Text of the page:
Because Fusarium dry rot is an important storage disease in potatoes, new varieties are bruised, inoculated, and screened for susceptibility to this disease. To provide an entry point for the pathogen, potatoes were first bruised and then inoculated with Fusarium sambucinum to evaluate dry rot susceptibility.

Results averaged over 3 years indicate that Mountain Gem Russet and Russet Burbank have similar susceptibilities to Fusarium dry rot (Table 2). No significant difference was detected in percent dry rot decay or incidence. The percentage of tuber decay due to dry rot in Mountain Gem Russet was 31% with a 55% incidence (potatoes with > 5% decay), compared to 33% decay and 66% incidence for Russet Burbank. Thus, Mountain Gem Russet is classified as having moderate resistance to Fusarium dry rot.

Table 2. Percent decay and percent incidence of potatoes with greater than 5% decay of Fusarium dry rot in bruised and inoculated lots of Russet Burbank and Mountain Gem Russet potatoes. Values are means of three storage seasons (2013–16).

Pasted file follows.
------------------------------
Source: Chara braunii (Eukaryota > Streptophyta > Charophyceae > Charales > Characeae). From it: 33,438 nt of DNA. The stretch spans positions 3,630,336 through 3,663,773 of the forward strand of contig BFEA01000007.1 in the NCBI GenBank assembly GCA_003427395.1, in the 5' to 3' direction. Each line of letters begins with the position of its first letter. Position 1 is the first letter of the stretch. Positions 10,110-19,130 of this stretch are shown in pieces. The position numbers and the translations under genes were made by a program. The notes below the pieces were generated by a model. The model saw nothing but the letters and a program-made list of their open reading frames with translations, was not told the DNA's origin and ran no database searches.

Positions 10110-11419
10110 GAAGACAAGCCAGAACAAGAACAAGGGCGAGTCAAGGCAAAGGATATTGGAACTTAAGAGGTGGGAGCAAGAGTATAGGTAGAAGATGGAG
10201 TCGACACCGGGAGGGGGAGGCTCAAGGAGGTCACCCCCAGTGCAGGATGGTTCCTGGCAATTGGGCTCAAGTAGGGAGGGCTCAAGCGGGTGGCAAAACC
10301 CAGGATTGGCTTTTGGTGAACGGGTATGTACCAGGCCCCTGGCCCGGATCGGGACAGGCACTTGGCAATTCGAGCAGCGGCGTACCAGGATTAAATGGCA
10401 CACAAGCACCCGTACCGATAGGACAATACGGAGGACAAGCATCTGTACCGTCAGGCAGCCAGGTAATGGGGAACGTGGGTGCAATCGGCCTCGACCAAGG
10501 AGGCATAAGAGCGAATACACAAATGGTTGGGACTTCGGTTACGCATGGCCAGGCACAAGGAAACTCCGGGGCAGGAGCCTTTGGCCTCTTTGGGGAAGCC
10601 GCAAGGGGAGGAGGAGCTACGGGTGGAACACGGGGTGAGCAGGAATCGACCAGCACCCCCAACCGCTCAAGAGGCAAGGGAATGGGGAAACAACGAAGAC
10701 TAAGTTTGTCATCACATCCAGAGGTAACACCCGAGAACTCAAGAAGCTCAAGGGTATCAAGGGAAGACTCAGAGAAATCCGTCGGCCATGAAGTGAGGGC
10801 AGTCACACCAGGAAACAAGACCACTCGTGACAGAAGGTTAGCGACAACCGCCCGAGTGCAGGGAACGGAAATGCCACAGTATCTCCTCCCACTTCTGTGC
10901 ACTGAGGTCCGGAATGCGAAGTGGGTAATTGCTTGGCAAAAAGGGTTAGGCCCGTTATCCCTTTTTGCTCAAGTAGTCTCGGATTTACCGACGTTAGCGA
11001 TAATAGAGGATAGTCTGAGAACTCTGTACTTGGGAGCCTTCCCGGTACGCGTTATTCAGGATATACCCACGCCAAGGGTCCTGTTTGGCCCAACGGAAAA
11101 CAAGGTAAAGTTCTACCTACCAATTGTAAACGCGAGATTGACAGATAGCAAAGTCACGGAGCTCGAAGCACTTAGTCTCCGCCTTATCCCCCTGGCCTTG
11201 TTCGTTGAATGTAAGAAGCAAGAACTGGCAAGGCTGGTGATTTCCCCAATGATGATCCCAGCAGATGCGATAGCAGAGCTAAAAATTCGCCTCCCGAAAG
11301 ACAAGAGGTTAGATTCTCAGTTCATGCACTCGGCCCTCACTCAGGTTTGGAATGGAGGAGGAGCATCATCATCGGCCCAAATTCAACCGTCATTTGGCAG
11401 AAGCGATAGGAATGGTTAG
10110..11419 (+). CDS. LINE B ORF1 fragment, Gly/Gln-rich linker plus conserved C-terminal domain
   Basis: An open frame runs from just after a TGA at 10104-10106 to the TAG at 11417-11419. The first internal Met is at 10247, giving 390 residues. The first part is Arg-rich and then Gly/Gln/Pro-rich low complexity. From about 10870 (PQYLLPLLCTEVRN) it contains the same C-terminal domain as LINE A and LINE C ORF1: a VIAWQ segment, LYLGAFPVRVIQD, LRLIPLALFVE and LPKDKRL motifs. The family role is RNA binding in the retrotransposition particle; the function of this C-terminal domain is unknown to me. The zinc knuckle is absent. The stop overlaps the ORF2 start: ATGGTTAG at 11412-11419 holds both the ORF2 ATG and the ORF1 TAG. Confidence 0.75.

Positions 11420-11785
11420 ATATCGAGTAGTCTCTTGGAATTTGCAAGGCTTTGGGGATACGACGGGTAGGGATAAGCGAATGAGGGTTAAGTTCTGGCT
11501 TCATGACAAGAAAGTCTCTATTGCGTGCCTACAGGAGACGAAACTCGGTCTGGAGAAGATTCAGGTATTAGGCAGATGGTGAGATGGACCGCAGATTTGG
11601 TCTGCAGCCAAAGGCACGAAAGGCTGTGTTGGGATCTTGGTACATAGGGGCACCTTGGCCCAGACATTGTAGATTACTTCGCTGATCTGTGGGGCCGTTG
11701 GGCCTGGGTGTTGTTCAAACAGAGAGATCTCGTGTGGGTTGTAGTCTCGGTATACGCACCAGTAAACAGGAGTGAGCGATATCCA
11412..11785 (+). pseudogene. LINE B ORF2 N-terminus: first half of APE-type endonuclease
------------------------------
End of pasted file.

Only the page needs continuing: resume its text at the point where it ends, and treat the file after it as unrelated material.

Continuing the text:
Variety % Decay % Incidence
(potatoes with >5%decay)
Russet Burbank 33 66
Mountain Gem Russet 31 55
lsd (P<0.05) ns ns

Weight Loss

There were significant differences in total weight loss between varieties at 42°F and 45°F storage temperatures when averaged over three years. Mountain Gem Russet had weight loss of 8.9% at both temperatures, while Russet Burbank had 6.3% at 42°F and 6.3% at 45°F. Weight loss at 48°F was 9.5% for Mountain Gem Russet and not statistically different from Russet Burbank (7.6%) (Table 3).

Table 3. Mean total percent weight loss (for nine months in storage) of Russet Burbank and Mountain Gem Russet potatoes at three temperatures. Values are means of three storage seasons (2013–16).
Variety 42°F 45°F 48°F
Russet Burbank 6.3 6.2 7.6
Mountain Gem Russet 8.9 8.9 9.5
lsd (P<0.05) 1.3 2.0 ns

Storage Recommendations for Mountain Gem Russet

Harvest Conditions

Pulp temperatures at harvest should be 45–65°F to minimize wounding and potential pathogen infection.

Curing

Cure at 55°F and 95% relative humidity for 14 days.

Storage

Maintain 95% relative humidity throughout storage.

  • Frozen processing. Hold at 48°F to maximize French fry processing quality.